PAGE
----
The Mamfe Formation, South Eastern Nigeria, Its Paleoenvironments and Paleoclimatic Settings: Evidence from Petrography and Grain Size Distributions
The Mamfe formation’s sediments were analysed petrographically and texturally to identify their provenance, paleoclimate, and paleoenvironment. Sedimentological research included grain size analysis, pebble morphometry, and thin section petrography on these sediments. Grain size analysis produced average values of 0.94, 1.30, 0.1, and 1.20 for mean grain size, inclusive standard deviation, graphic skewness, and kurtosis, respectively. These findings demonstrate that the sandstones contain fine to coarse grain size representation; they are poorly sorted, with a positive skewed dominance, implying a river origin for the sediments. Bivariate analysis also reveals that fluvial processes had a significant influence on sediment transit and deposition. The elongation ratio (ER), flatness ratio (FR), maximum projection sphericity index (MPSI), oblate-prolate index (OPI), and sphericity (S) values for pebbles all fall within acceptable bounds for fluvial deposits. This shows that fluvial activities predominate during deposition. Plots of sphericity vs. OP index, as well as a triangular plot of particle form, show that the pebbles were shaped mostly by fluvial activity. According to petrographic study, feldspar and rock fragments contributed less to the sediment framework elements than quartz did. As a result, the sandstones are classified as texturally and mineralogically immature arkosic to subarkosic arenites derived from uplifted basement rocks and deposited in a humid climate.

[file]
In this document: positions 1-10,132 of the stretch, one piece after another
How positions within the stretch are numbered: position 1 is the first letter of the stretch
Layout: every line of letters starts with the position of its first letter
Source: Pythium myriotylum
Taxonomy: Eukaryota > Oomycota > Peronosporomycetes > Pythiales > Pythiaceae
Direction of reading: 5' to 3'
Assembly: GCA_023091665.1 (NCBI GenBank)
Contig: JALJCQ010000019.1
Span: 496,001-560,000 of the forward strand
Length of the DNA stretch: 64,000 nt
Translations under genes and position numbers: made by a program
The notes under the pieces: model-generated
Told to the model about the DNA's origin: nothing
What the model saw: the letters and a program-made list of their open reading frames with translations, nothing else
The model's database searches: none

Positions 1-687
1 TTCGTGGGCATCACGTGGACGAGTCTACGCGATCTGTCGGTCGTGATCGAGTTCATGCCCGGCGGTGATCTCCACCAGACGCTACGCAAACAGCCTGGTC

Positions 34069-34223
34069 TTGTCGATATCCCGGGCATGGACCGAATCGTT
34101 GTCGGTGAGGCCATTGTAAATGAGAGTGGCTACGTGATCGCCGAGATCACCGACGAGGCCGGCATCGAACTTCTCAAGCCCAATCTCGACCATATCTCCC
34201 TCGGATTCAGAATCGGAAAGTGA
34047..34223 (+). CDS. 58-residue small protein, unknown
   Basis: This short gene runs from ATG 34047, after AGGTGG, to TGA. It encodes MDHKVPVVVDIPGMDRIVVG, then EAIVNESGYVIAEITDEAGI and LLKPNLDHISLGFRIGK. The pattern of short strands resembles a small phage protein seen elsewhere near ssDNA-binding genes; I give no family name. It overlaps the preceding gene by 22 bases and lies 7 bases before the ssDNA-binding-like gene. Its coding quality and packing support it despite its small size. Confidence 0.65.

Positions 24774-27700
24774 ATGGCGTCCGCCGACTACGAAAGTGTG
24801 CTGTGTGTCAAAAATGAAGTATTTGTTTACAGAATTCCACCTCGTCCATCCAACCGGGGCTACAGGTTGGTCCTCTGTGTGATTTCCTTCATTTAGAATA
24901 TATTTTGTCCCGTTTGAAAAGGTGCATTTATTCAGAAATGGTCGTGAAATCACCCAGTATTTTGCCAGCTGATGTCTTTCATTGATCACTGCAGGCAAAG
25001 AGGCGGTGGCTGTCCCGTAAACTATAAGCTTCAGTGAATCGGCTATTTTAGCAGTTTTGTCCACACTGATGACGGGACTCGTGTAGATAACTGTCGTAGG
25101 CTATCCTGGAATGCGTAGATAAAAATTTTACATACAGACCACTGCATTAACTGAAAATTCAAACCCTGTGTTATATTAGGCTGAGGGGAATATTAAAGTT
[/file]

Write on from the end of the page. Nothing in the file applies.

Department of Petroleum Engineering and Geoscience Technology, Federal Polytechnic, Ekowe, Bayelsa State, Nigeria.
E. E. Okon
Department of Geology, University of Calabar, Calabar, Cross River State, Nigeria.
N. U. Essien
Department of Geosciences, Akwa Ibom State University, Mkpat Enin, Nigeria.
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